The Ninth Circuit’s ruling arrived in the form of a Memorandum Disposition, which judges and clerks fondly call a “memo dispo.”  Per 9th Cir. R. 36-3, a memo dispo has limited precedential effect. The use of nonprecedential dispositions is not without controversy (that is probably even truer with California state court decisions than federal decisions).  If a disposition comes in the form of a nonprecedential memo because the issue is so simple and clear-cut based on existing precedent, and the idea is not to fill the Federal Reporters with a lot of repetitive mush, maybe the practice is okay.  But when iffy rulings are being buried, then it is pernicious. When we clerked on the Ninth Circuit, our Judge tried to be conscientious about resorting to memo dispos.  But not all judges viewed them the same way.  One in particular (who happens to be on the panel for the Monster case), was such a fan of memo dispos that he liked to circulate them, rather than bench memos, prior to oral argument. The memo dispo would then be issued very shortly after argument, perhaps before the litigants had clapped their briefbags shut.  That memo dispo-loving judge had one of the shortest backlogs on the court.  The losing party would probably file a petition for rehearing, but good luck with that.  [Except we remember one time when a loser in a memo dispo did manage to get the attention of then-Ninth Circuit Judge Kennedy.  Judge Kennedy called our chambers and said he thought we got it wrong.  After some case- and record- and soul-searching, the outcome was changed.  Maybe you could criticize the court for mucking up the original result, but the process showed the court at its best – honest, diligent, and not too proud to admit a mistake.  So whenever anyone complains to us regarding Justice Kennedy and his seeming determination always to be the swing-vote, or his interest in foreign law, or his new-agey prose about defining one’s self against the “mystery of human life,” our rejoinder is that he is a smart, humble, hard-working judge who is actually trying to get it right.]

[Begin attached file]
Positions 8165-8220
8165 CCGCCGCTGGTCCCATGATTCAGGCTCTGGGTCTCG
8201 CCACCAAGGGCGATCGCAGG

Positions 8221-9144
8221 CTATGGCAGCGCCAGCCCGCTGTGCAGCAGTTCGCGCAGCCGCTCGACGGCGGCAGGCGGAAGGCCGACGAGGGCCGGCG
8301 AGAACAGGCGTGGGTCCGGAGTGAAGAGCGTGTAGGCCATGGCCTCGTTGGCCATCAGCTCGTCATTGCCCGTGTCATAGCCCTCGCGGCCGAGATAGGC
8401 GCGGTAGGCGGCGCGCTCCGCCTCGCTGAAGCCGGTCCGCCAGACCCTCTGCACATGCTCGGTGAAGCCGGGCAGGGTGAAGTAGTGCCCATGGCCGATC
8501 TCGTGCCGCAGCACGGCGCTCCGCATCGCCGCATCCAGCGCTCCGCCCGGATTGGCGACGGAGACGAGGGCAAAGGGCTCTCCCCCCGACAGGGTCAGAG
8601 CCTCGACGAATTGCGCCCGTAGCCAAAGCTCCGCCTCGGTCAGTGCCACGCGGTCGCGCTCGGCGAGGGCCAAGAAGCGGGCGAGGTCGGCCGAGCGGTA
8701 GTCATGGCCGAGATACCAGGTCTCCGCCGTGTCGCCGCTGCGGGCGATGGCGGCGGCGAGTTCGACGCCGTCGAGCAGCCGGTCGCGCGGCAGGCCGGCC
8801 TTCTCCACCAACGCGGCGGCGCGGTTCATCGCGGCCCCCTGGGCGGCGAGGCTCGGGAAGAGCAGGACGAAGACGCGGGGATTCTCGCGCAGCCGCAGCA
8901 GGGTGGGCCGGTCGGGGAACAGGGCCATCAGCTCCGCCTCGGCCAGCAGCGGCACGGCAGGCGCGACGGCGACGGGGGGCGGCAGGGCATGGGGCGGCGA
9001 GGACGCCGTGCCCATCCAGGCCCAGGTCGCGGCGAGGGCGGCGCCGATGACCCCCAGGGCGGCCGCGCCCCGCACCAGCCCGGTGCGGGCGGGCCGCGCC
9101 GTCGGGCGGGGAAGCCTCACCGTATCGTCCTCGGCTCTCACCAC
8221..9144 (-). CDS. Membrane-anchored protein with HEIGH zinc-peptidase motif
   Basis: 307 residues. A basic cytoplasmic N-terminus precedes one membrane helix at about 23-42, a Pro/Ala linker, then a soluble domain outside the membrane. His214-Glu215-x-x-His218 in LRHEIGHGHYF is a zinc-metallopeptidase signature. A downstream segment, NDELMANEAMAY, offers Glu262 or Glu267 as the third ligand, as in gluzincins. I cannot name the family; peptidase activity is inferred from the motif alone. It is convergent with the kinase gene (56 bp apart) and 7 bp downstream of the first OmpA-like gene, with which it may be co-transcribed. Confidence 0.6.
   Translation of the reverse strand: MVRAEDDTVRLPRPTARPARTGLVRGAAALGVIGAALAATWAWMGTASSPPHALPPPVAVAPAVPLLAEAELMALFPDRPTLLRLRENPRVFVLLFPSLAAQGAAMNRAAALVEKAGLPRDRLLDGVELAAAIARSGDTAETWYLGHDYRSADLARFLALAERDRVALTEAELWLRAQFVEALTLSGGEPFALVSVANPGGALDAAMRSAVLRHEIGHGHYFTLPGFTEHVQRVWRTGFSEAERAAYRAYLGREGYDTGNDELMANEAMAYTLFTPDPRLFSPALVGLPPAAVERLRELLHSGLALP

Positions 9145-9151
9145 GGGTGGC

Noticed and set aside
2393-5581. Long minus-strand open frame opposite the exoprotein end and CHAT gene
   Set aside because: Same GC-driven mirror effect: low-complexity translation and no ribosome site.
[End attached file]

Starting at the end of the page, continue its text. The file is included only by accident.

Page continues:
Here’s our take on the Monster memo dispo;  we’re not sure it is so clear cut.  Younger abstention applies when state court proceedings were initiated before anything of substance took place in federal court.  Here, Monster won the race.  Shouldn’t that count for something?  Naturally we get from the court the usual stuff about California’s “strong interest” in ensuring that consumer products comply with the state’s crazily broad and vague unfair practice laws.  The court also assures us that Monster’s preemption and primary jurisdiction arguments can get a fair hearing in the San Francisco state court proceeding.  Mmmmm.  Has the Ninth Circuit read Conte?

The Ninth Circuit’s analysis of the Anti-Injunction Act issue is even more cursory.  The exceptions are “inapplicable.”   Why?  Never you mind.  It’s all about comity, equity, and federalism, and for you even to ask the question puts you on the wrong side of those values – as well as Mom, apple-pie, and streamlined dockets.  In any event, here’s hoping that the San Fran City Attorney’s case meets its own “dispo” reasonably soon.   It is inevitable that the City Attorney’s case reminds us of Nietzsche’s aphorism: “When you go forth to fight monsters, take care that you do not yourself become a monster.  And when you look into the abyss, the abyss looks into you.”